This was the point where Tessema had to decide how committed he was to his goals. He consulted with his wife, and with her support, he decided to resign from World Vision and raise funds for EDA. He took the $US 1000 which he was given when he left World Vision and contributed it to EDA. There was no car, no office: just a committed board of directors and a community in need.
EDA chose to help 30 street children who didn’t have access to basic education in the Akaki-Kaliti area. Within the first 6 months, the project attracted the attention of local communities, the government and donors. Many private supporters extended their hands, and in one year the number of children EDA could support increased from 30 to 120. The first years were challenging, but thanks to community support, EDA survived and grew.

From this point on, under the leadership of Tessema Bekele, EDA has grown to include not only basic education, but also child protection, water, sanitation and hygiene, community health, livelihoods and environmental sustainability. The association has also expanded their work to the Amhara region, the Afar region and, in 2015, the Oromia and SNNPR regions.

Tessema’s dream has become a reality.

Vision: Bright future for children.

Mission: EDA works to improve the well-being of vulnerable children, youth, and women through promoting rights-based and community-led development approach in Ethiopia


Quality service:-We use improved approaches and processes for better quality service
Entrepreneurship Spirit and Innovation:-We continuously develop, test and scale-up proven approaches to combat poverty and marginalization
Safe Environment:-We promote a safe environment for children, youth and women to intervene in their own development
Non-Discrimination:-We do not discriminate in our interventions or activities on the basis of gender, ethnic background or economic status
Team Spirit:-We enable our team members to feel welcome, improve their work quality, and assume responsibility
Transparency and Accountability:-We are transparent and accountable to our stakeholders and beneficiaries

The Emmanuel Development Association has made remarkable progress in its goal to help impoverished Ethiopians attain education, wellbeing and a financially sustainable life.  Throughout the years, EDA has been generously supported by international aid organizations.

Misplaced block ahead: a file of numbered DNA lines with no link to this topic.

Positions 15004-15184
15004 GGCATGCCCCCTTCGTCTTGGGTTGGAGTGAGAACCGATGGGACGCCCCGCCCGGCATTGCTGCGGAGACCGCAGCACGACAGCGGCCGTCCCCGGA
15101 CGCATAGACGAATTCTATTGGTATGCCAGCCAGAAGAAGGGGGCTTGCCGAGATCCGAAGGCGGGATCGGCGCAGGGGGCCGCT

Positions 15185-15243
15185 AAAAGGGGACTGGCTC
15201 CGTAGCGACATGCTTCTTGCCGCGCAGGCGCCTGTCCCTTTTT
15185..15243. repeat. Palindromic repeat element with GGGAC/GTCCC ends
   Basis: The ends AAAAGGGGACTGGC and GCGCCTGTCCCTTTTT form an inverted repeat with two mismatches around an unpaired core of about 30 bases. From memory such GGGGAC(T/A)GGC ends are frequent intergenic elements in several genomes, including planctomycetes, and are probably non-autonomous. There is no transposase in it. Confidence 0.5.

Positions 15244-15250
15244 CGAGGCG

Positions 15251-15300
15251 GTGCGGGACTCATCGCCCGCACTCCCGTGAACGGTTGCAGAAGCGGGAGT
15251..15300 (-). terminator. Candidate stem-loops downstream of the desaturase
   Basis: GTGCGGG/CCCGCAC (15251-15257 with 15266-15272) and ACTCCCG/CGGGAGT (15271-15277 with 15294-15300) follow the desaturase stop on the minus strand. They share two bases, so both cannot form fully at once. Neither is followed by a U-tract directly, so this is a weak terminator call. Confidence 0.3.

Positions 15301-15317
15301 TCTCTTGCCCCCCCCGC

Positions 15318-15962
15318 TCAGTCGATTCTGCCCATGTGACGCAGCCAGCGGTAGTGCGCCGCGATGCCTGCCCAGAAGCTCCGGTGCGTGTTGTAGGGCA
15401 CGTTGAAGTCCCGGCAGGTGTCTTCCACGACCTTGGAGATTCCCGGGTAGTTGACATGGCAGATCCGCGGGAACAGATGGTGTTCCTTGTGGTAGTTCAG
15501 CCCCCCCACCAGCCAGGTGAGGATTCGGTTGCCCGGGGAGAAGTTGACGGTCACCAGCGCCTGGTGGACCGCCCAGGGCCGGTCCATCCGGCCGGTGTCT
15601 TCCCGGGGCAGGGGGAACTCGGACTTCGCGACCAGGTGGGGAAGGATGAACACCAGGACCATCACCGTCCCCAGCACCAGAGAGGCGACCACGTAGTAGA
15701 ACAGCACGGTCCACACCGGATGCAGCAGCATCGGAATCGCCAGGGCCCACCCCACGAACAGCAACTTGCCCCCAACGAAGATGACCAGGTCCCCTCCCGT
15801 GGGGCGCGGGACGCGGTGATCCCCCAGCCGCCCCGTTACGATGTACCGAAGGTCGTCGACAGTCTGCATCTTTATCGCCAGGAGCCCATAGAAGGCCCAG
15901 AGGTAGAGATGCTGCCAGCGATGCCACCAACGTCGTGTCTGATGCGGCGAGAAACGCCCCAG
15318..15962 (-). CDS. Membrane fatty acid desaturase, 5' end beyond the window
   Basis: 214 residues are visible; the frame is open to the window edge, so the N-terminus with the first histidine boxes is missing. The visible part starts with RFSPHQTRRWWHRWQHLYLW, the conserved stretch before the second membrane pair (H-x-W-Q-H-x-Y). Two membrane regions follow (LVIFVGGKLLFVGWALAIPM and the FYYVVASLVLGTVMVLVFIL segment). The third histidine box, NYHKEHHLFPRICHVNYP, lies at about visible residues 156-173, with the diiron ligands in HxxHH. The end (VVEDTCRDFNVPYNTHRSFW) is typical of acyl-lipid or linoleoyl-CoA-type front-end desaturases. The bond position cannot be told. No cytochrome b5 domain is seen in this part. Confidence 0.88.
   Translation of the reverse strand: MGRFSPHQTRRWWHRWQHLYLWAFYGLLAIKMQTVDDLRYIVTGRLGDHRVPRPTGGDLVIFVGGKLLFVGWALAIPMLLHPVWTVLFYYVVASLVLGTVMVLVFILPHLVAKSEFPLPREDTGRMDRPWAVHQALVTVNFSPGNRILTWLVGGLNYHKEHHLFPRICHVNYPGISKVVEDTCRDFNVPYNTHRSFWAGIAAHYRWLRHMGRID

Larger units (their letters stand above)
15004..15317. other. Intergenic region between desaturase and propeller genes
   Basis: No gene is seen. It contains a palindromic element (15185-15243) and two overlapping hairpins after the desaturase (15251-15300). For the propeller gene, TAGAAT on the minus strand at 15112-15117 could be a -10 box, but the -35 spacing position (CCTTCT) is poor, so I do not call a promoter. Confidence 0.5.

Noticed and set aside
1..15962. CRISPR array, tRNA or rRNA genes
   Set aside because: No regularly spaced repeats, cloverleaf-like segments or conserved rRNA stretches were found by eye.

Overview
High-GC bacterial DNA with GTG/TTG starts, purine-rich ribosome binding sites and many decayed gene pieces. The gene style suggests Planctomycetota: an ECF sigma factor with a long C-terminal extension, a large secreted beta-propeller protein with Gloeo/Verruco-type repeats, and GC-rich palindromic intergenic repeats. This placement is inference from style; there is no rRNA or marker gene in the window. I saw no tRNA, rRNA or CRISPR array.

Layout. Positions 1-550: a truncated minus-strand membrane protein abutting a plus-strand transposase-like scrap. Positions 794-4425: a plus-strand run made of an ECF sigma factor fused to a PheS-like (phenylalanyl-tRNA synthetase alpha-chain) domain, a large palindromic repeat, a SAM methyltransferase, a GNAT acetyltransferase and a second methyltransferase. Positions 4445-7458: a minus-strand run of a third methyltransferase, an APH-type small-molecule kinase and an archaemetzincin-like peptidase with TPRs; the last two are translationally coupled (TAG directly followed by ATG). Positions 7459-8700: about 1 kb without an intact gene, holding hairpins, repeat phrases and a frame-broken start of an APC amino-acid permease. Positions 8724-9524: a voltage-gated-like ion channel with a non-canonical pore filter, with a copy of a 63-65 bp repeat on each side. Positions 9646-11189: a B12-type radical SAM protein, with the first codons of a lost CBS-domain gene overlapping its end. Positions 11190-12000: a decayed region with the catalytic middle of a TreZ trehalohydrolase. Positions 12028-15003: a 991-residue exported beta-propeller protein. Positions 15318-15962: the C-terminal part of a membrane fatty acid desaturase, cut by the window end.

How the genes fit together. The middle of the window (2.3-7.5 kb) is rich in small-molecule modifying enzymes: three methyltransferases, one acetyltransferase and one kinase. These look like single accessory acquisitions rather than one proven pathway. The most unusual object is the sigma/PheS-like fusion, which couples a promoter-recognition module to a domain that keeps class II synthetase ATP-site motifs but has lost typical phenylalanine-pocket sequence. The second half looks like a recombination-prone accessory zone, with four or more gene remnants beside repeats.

Please contact us or make a donation through one of the organizations below if you wish to help EDA work for children, change and sustainable development.

  • Ato Alebachew Mekonen Zenebe, Chair person.

  •  Engineer Teketel Markos Sendabo

  •  Engineer Sirabizu Akele Fares

  •  Ato Yosef Getachew Wagaye

  • Bilen Seyoum Alemu

  •  Ato Addis Adugna Amanu

  •  Enginer Yeneneh Dawit Beyene

A Message from EDA’s Board Chairman

The development theory of EDA has highly inspired me to work for EDA as a volunteer and supporter of the target groups which EDA has committed to address in Ethiopia. Before I joined EDA, I first heard about the founder and current Executive Director of EDA, Dr. Tessema Bekele.

His passion and commitment as an orphan, raised by a single mother, motivated him to help marginalized children—and moved me to know about EDA more in-depth.

As a businessman, engineer and architect, I was not aware or interested to give attention, help or support to community development programs and charity organizations. However, the work and vision of EDA for marginalized community groups greatly convinced and inspired me to go out of my way to contribute to and support EDA.

Over the past years, EDA has addressed the needs of over 1.5 million marginalized community members in Ethiopia, particularly children, youth and women—who are the major target groups in all of EDA’s intervention areas. EDA is a learning organization and will never stop learning and looking into new ideas and development directions in order to work towards a better future for the target community. I am very proud to be a part of EDA’s team and to work for the poor, supporting the work of EDA financially and technically.

I would like to congratulate the team at EDA and the supporters who commit themselves to EDA's development in Ethiopia. Last but not least, I would like to invite donors, private businesses, and learning institutions to join EDA in supporting and developing the future of the emerging young community, for the betterment of Ethiopia’s future.


Girma Bizuneh

Board Chairman